All sessions are booked on a first-come, first-serve basis, and sessions outside of typical work hours (evenings and weekends) do tend to fill up quickly. That being said, I do like to keep the same day and time for continuity’s sake.
Telehealth is any type of session or contact that occurs through the use of technology (ie: phone, text, video, etc.) This has been something that has become more popular over the last few years, but we all became much more dependent on these alternatives to in-person sessions during the recent COVID-19 pandemic. For the purpose of scheduling a session with us, a telehealth session is primarily conducted online through a HIPAA compliant, secure video platform called Simple Practice. Or, we will use Zoom. Occasionally a telehealth session can be provided over the phone, if reliable internet is not available or other circumstances limit the use of video. However, video is recommended over phone sessions whenever possible, and is most similar to a traditional in-person session.
Insurance is accepted as an Out-of-Network Provider:What Does This Mean?
I do not take insurance or call your insurance company. If you choose to use your insurance, all fees are paid upfront and then you are reimbursed by your insurance carrier. Depending upon the carrier, reimbursements are usually received between 2-3 weeks after submission.
Clients pay me for services at each session. If requested, my bookkeeping service will send you a superbill via email for each session.
To determine if your insurance will cover your counseling:
1. Look up the information in your insurance benefits manual/website.
2. Call the company directly to ask them. The phone number will be on your insurance card, usually on the back.
Credit is the most commonly acceptable form of payment. If you do want to pay with cash, please bring exact change.
A sliding scale is when a therapist offers to reduce the cost of sessions for a client who has a financial need to help make therapy more affordable. Many therapists offer a sliding scale and may structure it different ways. I take only a certain number of clients at various reduced rates, between $140-165, when clients cannot afford my full fee.
If you would like to begin therapy, but cannot afford to pay the regular rate, please contact me and ask about a sliding scale. If all my sliding scale spots are full, I will be happy to put you on a waiting list until a spot opens up, or can provide you referrals to our other therapists who may have sliding scale openings.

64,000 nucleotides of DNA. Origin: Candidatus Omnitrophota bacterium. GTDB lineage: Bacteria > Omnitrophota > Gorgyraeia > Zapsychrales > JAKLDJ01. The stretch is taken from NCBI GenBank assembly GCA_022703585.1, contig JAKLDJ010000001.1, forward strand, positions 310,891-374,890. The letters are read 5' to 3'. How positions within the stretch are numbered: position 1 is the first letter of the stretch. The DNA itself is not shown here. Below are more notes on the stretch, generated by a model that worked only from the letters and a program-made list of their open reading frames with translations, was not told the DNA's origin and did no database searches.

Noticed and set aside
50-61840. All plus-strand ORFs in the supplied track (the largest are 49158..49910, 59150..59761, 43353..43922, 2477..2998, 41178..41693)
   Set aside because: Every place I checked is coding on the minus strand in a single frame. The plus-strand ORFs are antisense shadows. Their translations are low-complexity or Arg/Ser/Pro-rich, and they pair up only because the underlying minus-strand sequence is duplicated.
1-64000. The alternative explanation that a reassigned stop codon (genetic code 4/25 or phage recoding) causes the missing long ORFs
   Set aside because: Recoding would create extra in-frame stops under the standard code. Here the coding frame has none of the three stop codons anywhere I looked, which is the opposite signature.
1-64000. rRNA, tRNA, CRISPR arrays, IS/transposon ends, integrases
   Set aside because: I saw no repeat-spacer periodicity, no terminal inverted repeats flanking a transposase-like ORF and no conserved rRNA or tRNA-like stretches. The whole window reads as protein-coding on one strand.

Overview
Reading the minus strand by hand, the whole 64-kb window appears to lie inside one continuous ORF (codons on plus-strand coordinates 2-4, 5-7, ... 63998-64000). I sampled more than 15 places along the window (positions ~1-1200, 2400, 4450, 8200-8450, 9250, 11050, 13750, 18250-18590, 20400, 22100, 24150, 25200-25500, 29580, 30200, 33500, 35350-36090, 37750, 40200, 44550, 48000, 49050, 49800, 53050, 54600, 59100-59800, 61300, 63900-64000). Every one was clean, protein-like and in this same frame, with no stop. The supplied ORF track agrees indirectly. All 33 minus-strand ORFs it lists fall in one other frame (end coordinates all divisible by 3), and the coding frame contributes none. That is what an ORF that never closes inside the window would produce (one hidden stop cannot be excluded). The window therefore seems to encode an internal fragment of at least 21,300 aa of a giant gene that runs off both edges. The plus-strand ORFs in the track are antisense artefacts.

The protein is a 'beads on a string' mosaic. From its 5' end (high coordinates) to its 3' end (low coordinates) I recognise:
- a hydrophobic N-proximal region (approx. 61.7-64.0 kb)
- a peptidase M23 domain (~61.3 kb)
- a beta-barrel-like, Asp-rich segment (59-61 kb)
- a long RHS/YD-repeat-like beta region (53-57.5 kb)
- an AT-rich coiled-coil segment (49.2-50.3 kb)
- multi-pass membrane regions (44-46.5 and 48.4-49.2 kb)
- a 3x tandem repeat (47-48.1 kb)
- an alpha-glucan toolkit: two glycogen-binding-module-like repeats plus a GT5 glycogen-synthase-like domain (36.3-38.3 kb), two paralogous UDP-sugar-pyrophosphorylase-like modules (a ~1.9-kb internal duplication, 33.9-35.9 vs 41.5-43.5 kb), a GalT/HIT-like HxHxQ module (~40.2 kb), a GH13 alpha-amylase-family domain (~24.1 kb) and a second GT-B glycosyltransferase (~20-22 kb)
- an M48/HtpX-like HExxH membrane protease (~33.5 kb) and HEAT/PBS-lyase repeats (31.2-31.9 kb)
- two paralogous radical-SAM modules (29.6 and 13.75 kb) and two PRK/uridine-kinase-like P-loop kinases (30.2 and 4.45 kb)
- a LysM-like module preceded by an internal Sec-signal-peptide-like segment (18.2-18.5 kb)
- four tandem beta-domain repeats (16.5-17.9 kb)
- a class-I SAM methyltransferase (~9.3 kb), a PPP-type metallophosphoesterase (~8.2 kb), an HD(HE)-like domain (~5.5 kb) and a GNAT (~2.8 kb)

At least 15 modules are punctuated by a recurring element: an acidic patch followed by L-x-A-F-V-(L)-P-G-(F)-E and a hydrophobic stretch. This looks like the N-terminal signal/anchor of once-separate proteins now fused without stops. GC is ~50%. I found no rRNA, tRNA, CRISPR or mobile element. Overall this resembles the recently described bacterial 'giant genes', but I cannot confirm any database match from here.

Obviously, I can’t speak for every therapist in the world, but I know lots of them and there are some common elements to first therapy sessions. I will tell you what happens in my office when someone first comes in.I usually start an initial session off by greeting a new client, asking about their day, just general nice person small talk. Because it’s important to feel like you’re easing your way in to a conversation with a stranger about your “big things”. So I will make sure a new client has a comfortable seat, has found my office without too much stress, has a place to put their things and is able to settle in.
- We will start from what I already know. My intake paperwork covers the major basic questions (demographics, history and what’s bringing you in, generally speaking). The reason for that is that I’d rather use the time we have to fill in details rather than to share basics. I will have looked at this information by the time you come in and will be able to ask more details about the things you have written there. I will also typically ask, “What brings you into therapy?” And, “What do you hope to get out of our work together?”
- I will ask about additional things that may pertain to you. The reason for this is that I consider our first session an “evaluation”, meaning we get a 360-degree view of your life and your goals. If you haven’t already mentioned issues like physical health, work history/satisfaction, or significant relationships in your life, I will want to know a little bit about those areas. Sometimes folks come in for therapy thinking that a certain area of their lives is “irrelevant” to the problem at hand and we discover after some ongoing conversation that that area really is connected with their struggles.
- As we work together, I pay particularly close attention to not just what you are saying, but how you are saying it, and the affect that is underneath what you are saying. The body and our non-verbals speaks if not more loudly than the words coming from our mouths. Asking a question such as “What are you noticing in your body as you are saying that,” would not be an uncommon question.
- At the end of our session, we will talk about a plan moving forward. This discussion usually involves setting a few general goals for our work together and talking about how frequently we will meet.
- I will ask you if you have any questions for me. Sometimes clients ask me “how do you propose that we approach this problem?”, or “how long do you think I will have to come to see you?”. I welcome any questions that are on your mind and we will discuss them.
- We will discuss our next appointment time and you’ll be on your way.